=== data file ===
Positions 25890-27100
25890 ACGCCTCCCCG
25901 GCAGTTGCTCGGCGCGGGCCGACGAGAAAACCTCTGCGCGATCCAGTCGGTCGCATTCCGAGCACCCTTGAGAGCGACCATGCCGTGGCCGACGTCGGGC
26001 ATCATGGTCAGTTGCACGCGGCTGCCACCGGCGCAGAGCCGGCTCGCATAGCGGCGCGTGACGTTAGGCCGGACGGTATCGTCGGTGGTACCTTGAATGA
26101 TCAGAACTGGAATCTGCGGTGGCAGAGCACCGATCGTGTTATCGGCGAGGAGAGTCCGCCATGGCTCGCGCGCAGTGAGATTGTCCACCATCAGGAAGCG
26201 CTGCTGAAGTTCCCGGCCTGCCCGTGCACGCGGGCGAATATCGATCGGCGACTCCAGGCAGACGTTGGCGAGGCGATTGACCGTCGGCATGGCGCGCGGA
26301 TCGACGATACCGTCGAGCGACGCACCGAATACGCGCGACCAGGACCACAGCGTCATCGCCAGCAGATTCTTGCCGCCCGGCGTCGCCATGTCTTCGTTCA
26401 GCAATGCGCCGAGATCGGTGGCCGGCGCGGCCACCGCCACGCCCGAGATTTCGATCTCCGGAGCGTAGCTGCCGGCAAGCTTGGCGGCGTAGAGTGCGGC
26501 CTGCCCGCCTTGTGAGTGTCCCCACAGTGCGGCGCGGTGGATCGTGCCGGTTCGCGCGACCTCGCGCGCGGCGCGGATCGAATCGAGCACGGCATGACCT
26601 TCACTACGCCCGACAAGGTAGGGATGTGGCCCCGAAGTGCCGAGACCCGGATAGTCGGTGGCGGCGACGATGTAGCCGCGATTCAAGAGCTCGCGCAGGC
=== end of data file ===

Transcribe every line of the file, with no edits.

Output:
Positions 25890-27100
25890 ACGCCTCCCCG
25901 GCAGTTGCTCGGCGCGGGCCGACGAGAAAACCTCTGCGCGATCCAGTCGGTCGCATTCCGAGCACCCTTGAGAGCGACCATGCCGTGGCCGACGTCGGGC
26001 ATCATGGTCAGTTGCACGCGGCTGCCACCGGCGCAGAGCCGGCTCGCATAGCGGCGCGTGACGTTAGGCCGGACGGTATCGTCGGTGGTACCTTGAATGA
26101 TCAGAACTGGAATCTGCGGTGGCAGAGCACCGATCGTGTTATCGGCGAGGAGAGTCCGCCATGGCTCGCGCGCAGTGAGATTGTCCACCATCAGGAAGCG
26201 CTGCTGAAGTTCCCGGCCTGCCCGTGCACGCGGGCGAATATCGATCGGCGACTCCAGGCAGACGTTGGCGAGGCGATTGACCGTCGGCATGGCGCGCGGA
26301 TCGACGATACCGTCGAGCGACGCACCGAATACGCGCGACCAGGACCACAGCGTCATCGCCAGCAGATTCTTGCCGCCCGGCGTCGCCATGTCTTCGTTCA
26401 GCAATGCGCCGAGATCGGTGGCCGGCGCGGCCACCGCCACGCCCGAGATTTCGATCTCCGGAGCGTAGCTGCCGGCAAGCTTGGCGGCGTAGAGTGCGGC
26501 CTGCCCGCCTTGTGAGTGTCCCCACAGTGCGGCGCGGTGGATCGTGCCGGTTCGCGCGACCTCGCGCGCGGCGCGGATCGAATCGAGCACGGCATGACCT
26601 TCACTACGCCCGACAAGGTAGGGATGTGGCCCCGAAGTGCCGAGACCCGGATAGTCGGTGGCGGCGACGATGTAGCCGCGATTCAAGAGCTCGCGCAGGC